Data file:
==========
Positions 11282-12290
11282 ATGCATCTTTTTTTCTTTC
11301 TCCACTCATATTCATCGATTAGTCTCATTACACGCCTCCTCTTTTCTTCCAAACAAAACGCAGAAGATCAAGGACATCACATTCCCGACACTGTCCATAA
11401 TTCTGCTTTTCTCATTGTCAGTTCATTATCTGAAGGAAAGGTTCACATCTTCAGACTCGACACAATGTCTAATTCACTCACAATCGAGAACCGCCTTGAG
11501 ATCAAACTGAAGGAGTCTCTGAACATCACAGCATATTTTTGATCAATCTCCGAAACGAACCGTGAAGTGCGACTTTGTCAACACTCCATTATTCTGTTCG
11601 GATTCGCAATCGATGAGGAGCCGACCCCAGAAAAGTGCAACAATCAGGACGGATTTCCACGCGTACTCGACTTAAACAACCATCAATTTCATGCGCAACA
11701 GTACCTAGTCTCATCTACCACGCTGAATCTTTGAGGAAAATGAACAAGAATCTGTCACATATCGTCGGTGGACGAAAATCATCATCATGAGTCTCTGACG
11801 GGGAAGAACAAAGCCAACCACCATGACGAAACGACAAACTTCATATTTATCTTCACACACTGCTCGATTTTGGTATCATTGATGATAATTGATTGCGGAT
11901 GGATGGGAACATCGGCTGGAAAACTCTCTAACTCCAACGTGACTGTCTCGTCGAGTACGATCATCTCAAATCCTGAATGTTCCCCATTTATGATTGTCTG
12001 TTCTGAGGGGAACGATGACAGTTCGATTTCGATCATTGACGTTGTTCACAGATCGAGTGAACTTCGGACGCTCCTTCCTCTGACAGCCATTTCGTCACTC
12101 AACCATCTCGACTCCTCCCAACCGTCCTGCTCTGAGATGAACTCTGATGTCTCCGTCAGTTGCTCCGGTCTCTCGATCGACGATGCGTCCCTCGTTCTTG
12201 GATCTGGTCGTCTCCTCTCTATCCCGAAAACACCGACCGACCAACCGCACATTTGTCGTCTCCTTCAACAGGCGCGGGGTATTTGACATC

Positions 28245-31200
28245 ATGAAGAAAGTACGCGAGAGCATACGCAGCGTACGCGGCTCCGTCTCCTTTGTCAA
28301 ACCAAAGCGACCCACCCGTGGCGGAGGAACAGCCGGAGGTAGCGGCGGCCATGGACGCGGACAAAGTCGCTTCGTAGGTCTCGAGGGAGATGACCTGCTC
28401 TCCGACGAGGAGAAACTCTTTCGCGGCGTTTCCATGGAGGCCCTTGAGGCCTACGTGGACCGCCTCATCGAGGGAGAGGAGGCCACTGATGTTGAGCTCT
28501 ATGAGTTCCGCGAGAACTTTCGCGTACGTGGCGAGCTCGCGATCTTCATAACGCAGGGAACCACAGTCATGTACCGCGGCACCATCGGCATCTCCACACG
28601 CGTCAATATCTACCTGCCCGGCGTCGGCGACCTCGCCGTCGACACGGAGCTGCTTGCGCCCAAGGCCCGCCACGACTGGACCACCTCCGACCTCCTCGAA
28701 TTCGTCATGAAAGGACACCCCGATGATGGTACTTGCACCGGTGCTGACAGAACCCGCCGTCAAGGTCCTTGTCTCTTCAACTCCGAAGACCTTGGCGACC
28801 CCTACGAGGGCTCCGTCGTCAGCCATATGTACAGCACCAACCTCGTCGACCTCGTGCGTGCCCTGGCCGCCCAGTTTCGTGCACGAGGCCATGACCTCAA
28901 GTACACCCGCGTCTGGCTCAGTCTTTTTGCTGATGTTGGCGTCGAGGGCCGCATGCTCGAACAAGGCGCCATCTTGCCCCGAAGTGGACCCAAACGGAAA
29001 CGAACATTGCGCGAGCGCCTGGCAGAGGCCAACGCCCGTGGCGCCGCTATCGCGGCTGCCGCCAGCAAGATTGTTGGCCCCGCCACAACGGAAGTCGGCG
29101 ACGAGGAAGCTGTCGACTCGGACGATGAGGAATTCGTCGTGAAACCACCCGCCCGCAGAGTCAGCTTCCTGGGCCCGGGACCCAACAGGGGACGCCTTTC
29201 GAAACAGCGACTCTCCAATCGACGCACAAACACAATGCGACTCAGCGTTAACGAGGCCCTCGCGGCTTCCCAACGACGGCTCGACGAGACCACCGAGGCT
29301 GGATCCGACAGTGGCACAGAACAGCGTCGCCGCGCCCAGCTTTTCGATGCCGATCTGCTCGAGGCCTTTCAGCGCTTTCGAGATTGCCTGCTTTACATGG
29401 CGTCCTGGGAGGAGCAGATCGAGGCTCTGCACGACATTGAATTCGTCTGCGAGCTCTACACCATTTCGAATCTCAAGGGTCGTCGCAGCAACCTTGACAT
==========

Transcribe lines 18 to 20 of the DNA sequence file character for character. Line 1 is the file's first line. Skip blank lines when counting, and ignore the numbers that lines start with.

28601 CGTCAATATCTACCTGCCCGGCGTCGGCGACCTCGCCGTCGACACGGAGCTGCTTGCGCCCAAGGCCCGCCACGACTGGACCACCTCCGACCTCCTCGAA
28701 TTCGTCATGAAAGGACACCCCGATGATGGTACTTGCACCGGTGCTGACAGAACCCGCCGTCAAGGTCCTTGTCTCTTCAACTCCGAAGACCTTGGCGACC
28801 CCTACGAGGGCTCCGTCGTCAGCCATATGTACAGCACCAACCTCGTCGACCTCGTGCGTGCCCTGGCCGCCCAGTTTCGTGCACGAGGCCATGACCTCAA